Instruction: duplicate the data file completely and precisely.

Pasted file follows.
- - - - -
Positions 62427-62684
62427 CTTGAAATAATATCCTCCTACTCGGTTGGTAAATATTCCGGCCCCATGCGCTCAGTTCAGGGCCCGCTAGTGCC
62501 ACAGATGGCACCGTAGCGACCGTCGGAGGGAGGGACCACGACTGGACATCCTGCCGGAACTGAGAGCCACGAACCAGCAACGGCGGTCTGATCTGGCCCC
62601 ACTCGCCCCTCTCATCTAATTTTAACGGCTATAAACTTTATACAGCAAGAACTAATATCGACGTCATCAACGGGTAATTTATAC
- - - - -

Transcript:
Positions 62427-62684
62427 CTTGAAATAATATCCTCCTACTCGGTTGGTAAATATTCCGGCCCCATGCGCTCAGTTCAGGGCCCGCTAGTGCC
62501 ACAGATGGCACCGTAGCGACCGTCGGAGGGAGGGACCACGACTGGACATCCTGCCGGAACTGAGAGCCACGAACCAGCAACGGCGGTCTGATCTGGCCCC
62601 ACTCGCCCCTCTCATCTAATTTTAACGGCTATAAACTTTATACAGCAAGAACTAATATCGACGTCATCAACGGGTAATTTATAC